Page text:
Researching/Writing Stories

Subject JOUR90001 (2012)

Note: This is an archived Handbook entry from 2012.

Credit Points: 25
Level: 9 (Graduate/Postgraduate)
Dates & Locations:

This subject has the following teaching availabilities in 2012:

Semester 1, Parkville - Taught on campus.
Pre-teaching Period Start not applicable
Teaching Period not applicable
Assessment Period End not applicable
Last date to Self-Enrol not applicable
Census Date not applicable
Last date to Withdraw without fail not applicable

Timetable can be viewed here. For information about these dates, click here.
Time Commitment: Contact Hours: 48 hours (4 hours x 12 weeks)
Total Time Commitment:

240 Hours


Must be enrolled in the Master of Journalism program.

Corequisites: None
Recommended Background Knowledge: None
Non Allowed Subjects: None
Core Participation Requirements:

For the purposes of considering request for Reasonable Adjustments under the Disability Standards for Education (Cwth 2005), and Student Support and Engagement Policy, academic requirements for this subject are articulated in the Subject Overview, Learning Outcomes, Assessment and Generic Skills sections of this entry.

It is University policy to take all reasonable steps to minimise the impact of disability upon academic study, and reasonable adjustments will be made to enhance a student's participation in the University's programs. Students who feel their disability may impact on meeting the requirements of this subject are encouraged to discuss this matter with a Faculty Student Adviser and Student Equity and Disability Support:

Subject Overview:

This is a practice based subject taught by leading practitioners, which enables students to develop their skills in researching, writing and producing stories. Students will enhance their understanding of how news stories are put together and will develop advanced skills in researching, writing and producing stories in a new and rapidly changing media environment. The subject examines a range of different research techniques (including data mining) and considers how these can be applied. It also explores a range of writing challenges across different media platforms from print to online. This is a case-based subject and students will be encouraged to examine exemplary stories, to critically evaluate their key features and to then produce work of similarly high quality.


Students who successfully complete this subject should:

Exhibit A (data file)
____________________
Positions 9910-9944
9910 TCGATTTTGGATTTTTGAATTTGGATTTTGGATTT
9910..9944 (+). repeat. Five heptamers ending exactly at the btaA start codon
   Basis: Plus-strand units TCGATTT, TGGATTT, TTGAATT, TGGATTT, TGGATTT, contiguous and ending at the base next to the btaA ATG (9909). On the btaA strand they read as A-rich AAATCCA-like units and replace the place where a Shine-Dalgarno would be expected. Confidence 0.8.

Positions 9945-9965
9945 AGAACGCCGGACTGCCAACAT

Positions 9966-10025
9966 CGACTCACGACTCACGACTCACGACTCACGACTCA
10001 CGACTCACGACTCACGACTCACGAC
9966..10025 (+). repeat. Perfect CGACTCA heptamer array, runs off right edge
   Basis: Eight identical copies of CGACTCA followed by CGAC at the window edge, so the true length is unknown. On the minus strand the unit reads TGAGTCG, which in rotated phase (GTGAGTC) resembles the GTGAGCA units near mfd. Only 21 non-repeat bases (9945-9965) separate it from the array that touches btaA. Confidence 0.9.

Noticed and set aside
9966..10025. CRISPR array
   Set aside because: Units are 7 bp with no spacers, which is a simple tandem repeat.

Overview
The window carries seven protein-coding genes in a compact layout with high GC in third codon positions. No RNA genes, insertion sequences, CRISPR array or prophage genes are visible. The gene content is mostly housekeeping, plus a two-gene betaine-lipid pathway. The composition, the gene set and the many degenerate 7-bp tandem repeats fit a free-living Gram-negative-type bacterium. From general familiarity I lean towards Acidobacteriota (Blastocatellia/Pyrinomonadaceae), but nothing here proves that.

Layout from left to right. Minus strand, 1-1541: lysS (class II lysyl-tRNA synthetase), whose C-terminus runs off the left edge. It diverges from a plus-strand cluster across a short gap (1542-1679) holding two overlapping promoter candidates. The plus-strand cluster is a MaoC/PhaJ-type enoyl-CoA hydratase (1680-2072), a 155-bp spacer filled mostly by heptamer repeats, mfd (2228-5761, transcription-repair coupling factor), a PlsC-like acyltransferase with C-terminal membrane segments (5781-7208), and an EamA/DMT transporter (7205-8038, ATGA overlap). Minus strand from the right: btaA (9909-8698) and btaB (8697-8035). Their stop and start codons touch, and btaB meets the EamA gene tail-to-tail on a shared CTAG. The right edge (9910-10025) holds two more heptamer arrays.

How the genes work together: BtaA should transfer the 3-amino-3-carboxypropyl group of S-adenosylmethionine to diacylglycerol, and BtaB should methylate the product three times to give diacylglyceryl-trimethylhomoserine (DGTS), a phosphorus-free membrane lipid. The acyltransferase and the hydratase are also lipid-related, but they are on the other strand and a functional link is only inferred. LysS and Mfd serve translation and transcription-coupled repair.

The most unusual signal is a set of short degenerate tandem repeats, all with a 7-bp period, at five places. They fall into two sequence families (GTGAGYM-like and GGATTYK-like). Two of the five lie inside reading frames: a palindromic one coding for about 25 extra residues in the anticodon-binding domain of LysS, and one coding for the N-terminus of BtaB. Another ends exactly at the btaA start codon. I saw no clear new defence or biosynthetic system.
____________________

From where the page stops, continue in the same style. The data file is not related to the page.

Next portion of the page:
• demonstrate a high-level of written and oral communication skills;
• have developed advanced expertise in researching, writing and editing their own work;
• be able to apply high level research skills to investigate news stories;
• demonstrate a high-level of written and oral communication skills;
• demonstrate an advanced and practical understanding of how news stories are put together;
• be equipped to critically reflect on writing challenges that journalists face across different media and;
• be equipped to critically reflect on a range of case studies relating to journalism practice.


A project consisting of 1,000 words (10%) due early in the semester, an essay reflecting on an aspect of journalistic practice, 3000 words (30%), and a portfolio of news stories consisting of 6,000 words (60%) due in the examination period.

Prescribed Texts:

A subject reader will be available for purchase from the University Bookshop.

Breadth Options:

This subject is not available as a breadth subject.

Fees Information: Subject EFTSL, Level, Discipline & Census Date
Generic Skills:

• provide leadership in journalism at a national and global level;
• understand the fundamental principles for making critical and ethical judgments regarding professional journalism practice;
• evaluate the dynamic processes of change operating in contemporary media and communication industries;
• demonstrate advanced skills in research, analysis and interpretation;
• demonstrate advanced skills in writing, reporting and communicating facts and ideas;
• demonstrate advanced critical thinking through presentation of research papers, conceptualising theoretical problems, forming judgements and arguments from conflicting evidence, and by critical analysis;
• develop time management and planning skills through managing and organising workloads;
• show a capacity for effective team work through group activities;
• acquire cultural and ethical understanding through reflection, reading and practical experience of journalists’ responsibilities;
• demonstrate an understanding of how to market their own ideas and successfully pursue careers in an increasingly diversified and transforming industry environment.

Links to further information:
Related Course(s): Master of Journalism

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